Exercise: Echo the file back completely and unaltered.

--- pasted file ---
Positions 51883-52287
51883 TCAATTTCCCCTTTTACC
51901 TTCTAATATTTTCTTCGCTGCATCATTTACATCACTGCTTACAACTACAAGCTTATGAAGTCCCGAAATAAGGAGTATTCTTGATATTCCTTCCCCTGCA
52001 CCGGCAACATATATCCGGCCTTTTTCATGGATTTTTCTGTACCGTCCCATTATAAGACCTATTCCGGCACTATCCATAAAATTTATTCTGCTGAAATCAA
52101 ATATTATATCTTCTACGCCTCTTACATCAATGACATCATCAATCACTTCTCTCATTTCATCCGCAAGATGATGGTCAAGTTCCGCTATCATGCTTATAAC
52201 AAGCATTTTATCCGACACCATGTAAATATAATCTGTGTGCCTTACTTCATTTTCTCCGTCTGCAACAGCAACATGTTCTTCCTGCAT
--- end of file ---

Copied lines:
Positions 51883-52287
51883 TCAATTTCCCCTTTTACC
51901 TTCTAATATTTTCTTCGCTGCATCATTTACATCACTGCTTACAACTACAAGCTTATGAAGTCCCGAAATAAGGAGTATTCTTGATATTCCTTCCCCTGCA
52001 CCGGCAACATATATCCGGCCTTTTTCATGGATTTTTCTGTACCGTCCCATTATAAGACCTATTCCGGCACTATCCATAAAATTTATTCTGCTGAAATCAA
52101 ATATTATATCTTCTACGCCTCTTACATCAATGACATCATCAATCACTTCTCTCATTTCATCCGCAAGATGATGGTCAAGTTCCGCTATCATGCTTATAAC
52201 AAGCATTTTATCCGACACCATGTAAATATAATCTGTGTGCCTTACTTCATTTTCTCCGTCTGCAACAGCAACATGTTCTTCCTGCAT